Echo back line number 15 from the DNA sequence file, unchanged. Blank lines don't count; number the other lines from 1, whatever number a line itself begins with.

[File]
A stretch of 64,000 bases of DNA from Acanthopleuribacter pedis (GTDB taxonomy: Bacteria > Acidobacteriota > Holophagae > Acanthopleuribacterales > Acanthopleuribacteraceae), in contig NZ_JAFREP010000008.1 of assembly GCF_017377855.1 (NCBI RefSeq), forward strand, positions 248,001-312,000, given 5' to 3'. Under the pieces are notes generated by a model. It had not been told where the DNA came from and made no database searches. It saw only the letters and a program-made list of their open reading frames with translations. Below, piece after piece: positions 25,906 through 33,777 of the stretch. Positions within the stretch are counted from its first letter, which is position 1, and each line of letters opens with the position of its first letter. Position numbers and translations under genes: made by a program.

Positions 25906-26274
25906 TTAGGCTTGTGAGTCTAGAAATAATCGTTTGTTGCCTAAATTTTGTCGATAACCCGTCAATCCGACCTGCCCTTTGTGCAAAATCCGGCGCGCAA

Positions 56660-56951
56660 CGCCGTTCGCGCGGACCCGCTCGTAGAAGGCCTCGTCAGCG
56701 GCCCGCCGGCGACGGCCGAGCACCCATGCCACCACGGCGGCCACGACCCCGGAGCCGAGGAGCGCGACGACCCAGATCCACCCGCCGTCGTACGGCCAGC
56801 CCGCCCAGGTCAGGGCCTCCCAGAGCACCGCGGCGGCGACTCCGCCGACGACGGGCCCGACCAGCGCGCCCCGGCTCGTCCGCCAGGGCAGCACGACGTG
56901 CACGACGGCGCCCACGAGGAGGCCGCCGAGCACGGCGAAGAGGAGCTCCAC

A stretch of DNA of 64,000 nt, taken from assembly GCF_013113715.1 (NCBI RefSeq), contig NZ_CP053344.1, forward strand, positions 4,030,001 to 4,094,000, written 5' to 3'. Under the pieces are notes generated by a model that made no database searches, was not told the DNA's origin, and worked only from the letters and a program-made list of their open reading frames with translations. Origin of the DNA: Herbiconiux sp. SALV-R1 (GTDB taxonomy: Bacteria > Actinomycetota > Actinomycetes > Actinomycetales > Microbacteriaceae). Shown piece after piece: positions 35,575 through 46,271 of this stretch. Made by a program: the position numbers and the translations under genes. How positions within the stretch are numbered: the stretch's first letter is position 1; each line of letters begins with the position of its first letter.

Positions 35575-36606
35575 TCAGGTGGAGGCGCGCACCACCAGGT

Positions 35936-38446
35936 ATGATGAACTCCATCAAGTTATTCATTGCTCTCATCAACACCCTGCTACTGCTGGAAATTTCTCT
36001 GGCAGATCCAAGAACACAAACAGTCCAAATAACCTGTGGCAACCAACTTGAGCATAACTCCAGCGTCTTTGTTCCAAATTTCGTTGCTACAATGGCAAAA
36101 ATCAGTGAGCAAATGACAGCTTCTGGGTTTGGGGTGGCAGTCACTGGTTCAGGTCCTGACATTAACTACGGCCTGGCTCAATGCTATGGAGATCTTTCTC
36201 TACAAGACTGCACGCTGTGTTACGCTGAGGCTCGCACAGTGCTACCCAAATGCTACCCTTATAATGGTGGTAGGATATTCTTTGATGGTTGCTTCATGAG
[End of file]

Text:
36101 ATCAGTGAGCAAATGACAGCTTCTGGGTTTGGGGTGGCAGTCACTGGTTCAGGTCCTGACATTAACTACGGCCTGGCTCAATGCTATGGAGATCTTTCTC